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*Venezuelan Revolution at Cross roads*

Bolivarian revolution
*Just to remind people, the Venezuela Consejo Nacional Electoral/CNE( **
 link to www.cne.gov.ve )
is official numbers people should pay attention to today( we should hear
officially by late tonight), there will be lots of rumors, both sides are
tense and many rumors of a Plan B from both and rain is in forecast most of
the day all over the country...*
*Cort *

*Venezuelan Revolution at Cross roads*

< http://www.marxist.com/venezuelan-revolution-at-cross-roads-oct-2012.htm>
* *
Written by Lal Khan

*The elections being held today, October 7, 2012, in Venezuela are of
immense historical significance. The results of this election will have a
crucial impact not just in Venezuela and Latin America but far beyond its
frontiers, on the consciousness of the masses and the dynamics of the class
struggle. It is neither an accident nor a coincidence that there has been
an enormous interest and attention in the outcome of these polls by the
experts and strategists of the western imperialist world ruling elites and
its media.*

Chavez has been called a dictator, tyrant, authoritarian, narco, anti-American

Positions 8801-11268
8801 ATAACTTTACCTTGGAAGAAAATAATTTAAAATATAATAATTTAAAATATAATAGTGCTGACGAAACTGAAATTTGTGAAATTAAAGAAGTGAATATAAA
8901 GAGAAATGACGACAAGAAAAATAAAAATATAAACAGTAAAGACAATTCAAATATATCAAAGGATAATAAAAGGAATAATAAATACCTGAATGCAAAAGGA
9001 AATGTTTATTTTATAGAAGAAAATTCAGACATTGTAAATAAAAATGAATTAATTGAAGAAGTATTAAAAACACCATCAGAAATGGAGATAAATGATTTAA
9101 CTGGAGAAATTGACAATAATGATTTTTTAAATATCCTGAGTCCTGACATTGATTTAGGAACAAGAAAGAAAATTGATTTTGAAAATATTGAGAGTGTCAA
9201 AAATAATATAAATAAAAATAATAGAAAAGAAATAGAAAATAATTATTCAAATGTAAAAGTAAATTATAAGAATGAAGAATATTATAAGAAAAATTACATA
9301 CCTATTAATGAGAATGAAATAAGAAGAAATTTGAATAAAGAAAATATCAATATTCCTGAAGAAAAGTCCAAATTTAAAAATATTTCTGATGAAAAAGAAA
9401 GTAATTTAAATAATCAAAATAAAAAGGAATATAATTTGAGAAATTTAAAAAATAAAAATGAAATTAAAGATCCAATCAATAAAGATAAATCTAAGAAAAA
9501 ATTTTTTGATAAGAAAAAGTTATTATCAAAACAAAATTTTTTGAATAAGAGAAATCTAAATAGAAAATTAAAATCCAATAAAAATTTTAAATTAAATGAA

terrorist. They have portrayed the image of Venezuela as one of violence,
insecurity, crime, corruption and chaos, failing to mention the incredible
achievements and social advances during the last decade, or the causes of
the social inequalities left behind from previous governments. These
scathing attacks on Hugo Chavez are not without a reason. They are
terrified of a Bolivarian victory. The rhetorical attacks on Iran, North
Korea, Islamic fundamentalism and so on are a different ball game.

In fact the imperialist and the Venezuelan oligarchies are fervently
campaigning for the joint opposition (forged by the imperialists and their
agents) candidate Henrique Capriles Radonski to win this presidential
election. The imperialist support for this right wing candidate is for the
very clear interests of the resumption of unhindered imperialist plunder
and the intensification of capitalist exploitation. The imperialist support
was plainly spelt out by Robert Zoellick, the outgoing President of the
World Bank, when he said in June this year, "Chavez's days are numbered. A
Capriles victory was an opportunity to make the Western Hemisphere the
first democratic hemisphere." This is in spite of the fact that Chavez has
won eight elections and referendums during his almost fourteen year term
which were endorsed even by so called 'neutral' American observers
including the Jimmy Carter foundation.

But imperialism and their strategists have a simple definition of
democracy: does a government do what they want it to do?- in other words
the freedom of free market enterprises and unfettered access for corporate
capital to unrestricted exploitation in order to amass colossal rates of
profit. Capriles stands exactly for these policies. He describes himself as
a political centrist who looks to the left, but this is mere rhetoric
coming from a man who belongs to one of the wealthiest families in
Venezuela and whose programme of privatisation, austerity and
neoliberalism will return the country to the poverty and stagnation of the